While professional alarmists of that era didn't have Fox News or Glenn Beck to cultivate war fever, they were able to maintain a useful public frenzy through broadsheets, “penny dreadfuls,” and “Blood and Thunder” books. In the popular mind, the Indians were an omnipresent terrorist threat best dealt with through summary liquidation.
Consider, as one suitable example, the public reaction to the November 1864 massacre of 150 Cheyenne Indians – most of them women and children – at Sand Creek in Colorado. Black Kettle, leader of this small band, had been given a U.S. Flag by the Army as testimony of the tribe's pacific intentions, and promised to protect them during their winter camp.
Yet neither the flag nor the Army did anything to help Black Kettle's band when it was beset by a force of Colorado Volunteers led by Col. John Chivington, who had led Union forces in a key Civil War battle fought in New Mexico. The resulting slaughter, observes Hampton Sides in his terrific new book Blood and Thunder: An Epic of the American West, “is now widely regarded as the worst atrocity committed in all the Indian wars.”
That wasn't how it was perceived at the time, Sides continues:
“Chivington returned to Denver in triumph. At a theater his men paraded their war trophies before the cheering crowds: Scalps, fingers, tobacco pouches made from scrotums, purses of stretched pudenda hacked from Cheyenne women. The Denver newspapers praised the Colorado Volunteers for their glorious victory.” “Posterity will speak of me as the great Indian fighter,” boasted Chivington. “I have eclipsed Kit Carson.”
Just days before Chivington's “victory” over defenseless Cheyenne women and children, Carson had fought a real battle against a huge force of Comanches and Kiowa on the plains of Texas. Out-numbered ten-to-one and facing other strategic disadvantages, Carson managed to eke out a nominal “victory” in the Battle of Adobe Walls, in large measure because he – unlike, say, General Custer – knew how to read the momentum of a battle and wasn't too arrogant to order a fighting retreat when it turned against him.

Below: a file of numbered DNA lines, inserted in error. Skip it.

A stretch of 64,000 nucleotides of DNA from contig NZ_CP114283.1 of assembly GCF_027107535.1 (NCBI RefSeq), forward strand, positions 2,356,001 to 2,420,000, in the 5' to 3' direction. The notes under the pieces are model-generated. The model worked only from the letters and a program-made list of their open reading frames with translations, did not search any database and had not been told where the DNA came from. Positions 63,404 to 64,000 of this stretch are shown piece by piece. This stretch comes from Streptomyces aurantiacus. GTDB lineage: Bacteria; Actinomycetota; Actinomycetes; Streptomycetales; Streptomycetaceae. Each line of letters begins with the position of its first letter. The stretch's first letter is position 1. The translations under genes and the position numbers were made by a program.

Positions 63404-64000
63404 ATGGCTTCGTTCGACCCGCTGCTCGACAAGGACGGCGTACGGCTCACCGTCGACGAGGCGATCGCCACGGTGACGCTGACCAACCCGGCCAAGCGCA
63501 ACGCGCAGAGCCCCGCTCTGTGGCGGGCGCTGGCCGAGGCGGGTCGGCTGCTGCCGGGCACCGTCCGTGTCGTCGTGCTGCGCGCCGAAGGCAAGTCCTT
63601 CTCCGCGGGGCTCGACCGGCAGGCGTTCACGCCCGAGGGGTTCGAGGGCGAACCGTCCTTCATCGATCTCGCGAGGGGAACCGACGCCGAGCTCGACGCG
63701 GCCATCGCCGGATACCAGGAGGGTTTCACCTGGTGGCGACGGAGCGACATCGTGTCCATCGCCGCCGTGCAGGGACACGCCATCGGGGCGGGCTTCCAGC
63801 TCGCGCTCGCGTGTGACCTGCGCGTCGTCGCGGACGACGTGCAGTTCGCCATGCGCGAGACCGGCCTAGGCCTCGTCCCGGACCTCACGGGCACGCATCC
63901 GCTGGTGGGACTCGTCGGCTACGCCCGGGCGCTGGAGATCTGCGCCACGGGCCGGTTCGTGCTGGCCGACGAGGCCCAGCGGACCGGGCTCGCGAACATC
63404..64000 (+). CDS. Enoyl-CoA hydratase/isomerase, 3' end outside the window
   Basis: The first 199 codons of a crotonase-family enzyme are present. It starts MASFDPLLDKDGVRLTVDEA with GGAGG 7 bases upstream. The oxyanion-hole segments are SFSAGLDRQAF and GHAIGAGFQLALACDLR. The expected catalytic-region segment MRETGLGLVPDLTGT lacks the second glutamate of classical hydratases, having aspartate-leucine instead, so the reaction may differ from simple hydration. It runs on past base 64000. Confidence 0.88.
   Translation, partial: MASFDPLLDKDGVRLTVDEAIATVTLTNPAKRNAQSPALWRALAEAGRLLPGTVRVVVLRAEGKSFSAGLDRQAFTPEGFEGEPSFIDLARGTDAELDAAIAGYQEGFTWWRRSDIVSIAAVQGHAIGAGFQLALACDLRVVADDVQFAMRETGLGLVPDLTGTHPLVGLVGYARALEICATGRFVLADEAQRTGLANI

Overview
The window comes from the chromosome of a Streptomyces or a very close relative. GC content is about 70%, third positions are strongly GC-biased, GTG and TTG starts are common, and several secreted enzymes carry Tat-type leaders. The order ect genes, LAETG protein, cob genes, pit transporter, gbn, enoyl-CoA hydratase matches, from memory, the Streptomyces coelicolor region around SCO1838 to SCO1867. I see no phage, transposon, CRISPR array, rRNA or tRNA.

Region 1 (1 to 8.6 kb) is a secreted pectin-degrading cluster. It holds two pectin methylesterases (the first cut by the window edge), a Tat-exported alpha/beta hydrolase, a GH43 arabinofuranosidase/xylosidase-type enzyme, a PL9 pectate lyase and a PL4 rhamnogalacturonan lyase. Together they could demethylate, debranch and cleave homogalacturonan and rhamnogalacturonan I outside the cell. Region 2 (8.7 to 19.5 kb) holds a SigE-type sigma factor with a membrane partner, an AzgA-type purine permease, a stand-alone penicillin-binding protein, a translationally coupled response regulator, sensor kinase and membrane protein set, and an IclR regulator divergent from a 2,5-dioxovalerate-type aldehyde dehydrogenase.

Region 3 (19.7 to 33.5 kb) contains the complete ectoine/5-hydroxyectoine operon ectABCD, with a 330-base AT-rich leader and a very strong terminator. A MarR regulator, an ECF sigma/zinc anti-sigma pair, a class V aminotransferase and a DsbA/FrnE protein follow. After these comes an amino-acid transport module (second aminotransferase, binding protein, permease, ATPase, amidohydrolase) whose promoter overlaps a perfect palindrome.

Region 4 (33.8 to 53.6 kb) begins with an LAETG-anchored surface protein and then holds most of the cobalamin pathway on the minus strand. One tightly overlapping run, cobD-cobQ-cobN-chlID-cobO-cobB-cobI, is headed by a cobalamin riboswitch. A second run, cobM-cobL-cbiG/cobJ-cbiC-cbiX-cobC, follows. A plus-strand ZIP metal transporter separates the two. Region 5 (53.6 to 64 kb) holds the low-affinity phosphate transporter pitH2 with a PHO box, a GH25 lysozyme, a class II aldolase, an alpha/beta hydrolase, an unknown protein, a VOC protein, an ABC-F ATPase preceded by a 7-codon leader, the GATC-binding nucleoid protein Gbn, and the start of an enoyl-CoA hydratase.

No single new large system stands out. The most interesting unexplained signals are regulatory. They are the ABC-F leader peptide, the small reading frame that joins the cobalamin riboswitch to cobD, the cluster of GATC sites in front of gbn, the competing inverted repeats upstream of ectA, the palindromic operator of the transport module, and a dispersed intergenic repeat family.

Portrait of a Rat Bastard: Colonel John Milton Chivington (who certainly wasn't worthy of his given name), architect of the Sand Creek Massacre.
Carson learned of the slaughter at Sand Creek on returning from Adobe Walls. “Just to think of that dog Chivington and his dirty hounds, up at Sand Creek,” Carson commented contemptuously to Army Inspector Col. James Rusling. “His men shot down squaws, and blew the brains out of little innocent children. You call such soldiers Christians...? And Indians savages? What do you suppose our Heavenly Father, who made both them and us, thinks of these things? I tell you what, I don't like a hostile Redskin any more than you do. And when they are hostile, I've fought 'em, hard as any man. But I never yet drew bead on a squaw or a papoose, and I despise the man who would. I've seen as much of 'em as any man livin', and I can't help but pity 'em, right or wrong. They once owned this country.... But now they own next door to nothing, and will soon be gone.”
An American Gulag: Dispossessed Navajos in the Bosque Redondo Reservation.
Carson spent a brief and frustrating term as commissioner of the Bosque Redondo Navajo Reservation in New Mexico, envisioned by its creator, General James Henry Carleton, as a model experiment in forcibly assimilation of Indian populations. Uprooted by the army from their homeland -- “severity will be the most humane course,” Carleton insisted – the Navajo were forced to endure what they call the “Long Walk” to Bosque Redondo. Hundreds died of disease and starvation en route. The land in the new Navajo “home” was barren, the water Stygian. Promised supplies and farm implements arrived sporadically, if at all.